Whenever one has a problem in one's life one has many different ways of producing a solution. Ideally, one would have access to all of the information relevant to both the problem and the solutions available. However, such information would need to include not only the present feasibility but future ramifications both on oneself and on others. Instead, the only information one will ever have actual access to is past successes of various solutions. Though one can search for solutions formerly successful, each one would need to be considered in its context, which is that it was successful in the past. This makes a very different context than the problem here in the present.
Since God's Spirit transcends time (He being the One Who created time), God alone knows the new context of this present and its effects on the future. The difficulty for any person is accepting that. God's omniscience means He has full knowledge of one's self also, which is scary or comforting, depending on one's relationship to Him. As with any relationship, His words must be followed purely on faith in the one giving the answers. God does not normally explain all the details to a command. If one wishes to fail, one can try to solve one's problems alone, but faith in the Omniscient One alone will result in success. Acting on faith in God also produces maturity and discernment, as one experiences firsthand the reasons for the solution God chose.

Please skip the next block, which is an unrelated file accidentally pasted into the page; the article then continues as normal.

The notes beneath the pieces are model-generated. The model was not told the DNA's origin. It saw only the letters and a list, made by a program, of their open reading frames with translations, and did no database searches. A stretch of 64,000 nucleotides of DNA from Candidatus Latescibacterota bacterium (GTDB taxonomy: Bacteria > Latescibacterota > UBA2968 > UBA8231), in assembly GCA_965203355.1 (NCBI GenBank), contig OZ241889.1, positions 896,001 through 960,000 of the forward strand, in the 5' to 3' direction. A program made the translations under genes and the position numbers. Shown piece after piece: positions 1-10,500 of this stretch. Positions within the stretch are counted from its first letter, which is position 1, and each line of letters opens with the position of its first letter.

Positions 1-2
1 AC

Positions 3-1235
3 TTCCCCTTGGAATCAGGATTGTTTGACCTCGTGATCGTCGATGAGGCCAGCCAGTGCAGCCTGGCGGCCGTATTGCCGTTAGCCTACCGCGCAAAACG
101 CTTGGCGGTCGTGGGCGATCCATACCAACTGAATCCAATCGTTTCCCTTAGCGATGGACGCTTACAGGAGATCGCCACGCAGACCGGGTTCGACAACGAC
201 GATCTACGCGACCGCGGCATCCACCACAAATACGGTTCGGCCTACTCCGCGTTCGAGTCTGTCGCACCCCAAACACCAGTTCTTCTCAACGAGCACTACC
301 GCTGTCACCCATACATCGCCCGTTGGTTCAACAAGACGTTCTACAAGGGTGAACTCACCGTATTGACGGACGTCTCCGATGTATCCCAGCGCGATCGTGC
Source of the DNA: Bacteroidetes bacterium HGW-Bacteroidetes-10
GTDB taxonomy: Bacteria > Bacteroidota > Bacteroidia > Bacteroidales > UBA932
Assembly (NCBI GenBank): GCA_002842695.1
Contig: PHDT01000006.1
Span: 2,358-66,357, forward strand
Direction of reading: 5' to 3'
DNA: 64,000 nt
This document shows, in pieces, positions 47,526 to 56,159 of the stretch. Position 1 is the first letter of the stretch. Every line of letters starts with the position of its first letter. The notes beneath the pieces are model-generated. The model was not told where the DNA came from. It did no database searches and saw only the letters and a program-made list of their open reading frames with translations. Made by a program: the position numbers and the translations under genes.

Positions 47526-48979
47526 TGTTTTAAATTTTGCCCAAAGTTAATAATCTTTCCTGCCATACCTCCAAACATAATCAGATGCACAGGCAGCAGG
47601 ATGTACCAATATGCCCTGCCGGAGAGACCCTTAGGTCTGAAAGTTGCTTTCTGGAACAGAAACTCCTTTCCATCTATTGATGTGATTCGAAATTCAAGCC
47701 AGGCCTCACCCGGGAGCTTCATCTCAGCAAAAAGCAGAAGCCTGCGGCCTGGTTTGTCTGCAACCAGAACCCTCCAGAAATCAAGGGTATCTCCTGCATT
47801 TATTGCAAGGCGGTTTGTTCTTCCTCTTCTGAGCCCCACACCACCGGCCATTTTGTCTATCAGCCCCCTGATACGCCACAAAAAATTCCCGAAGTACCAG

With such a relationship with such a God, trials encountered are little different from what we call the good things that we encounter. For the Christian looking to God for all things, all things that happen are good (Romans 8, especially v. 28). Since God's will for the believer is "In everything give thanks" (1 Thess. 5:18) The believer is essentially commanded to praise God for the trials of purification as much as for the times of rest and refreshing.
Thus, the commandment to "walk in the Spirit" (Gal. 5:25)...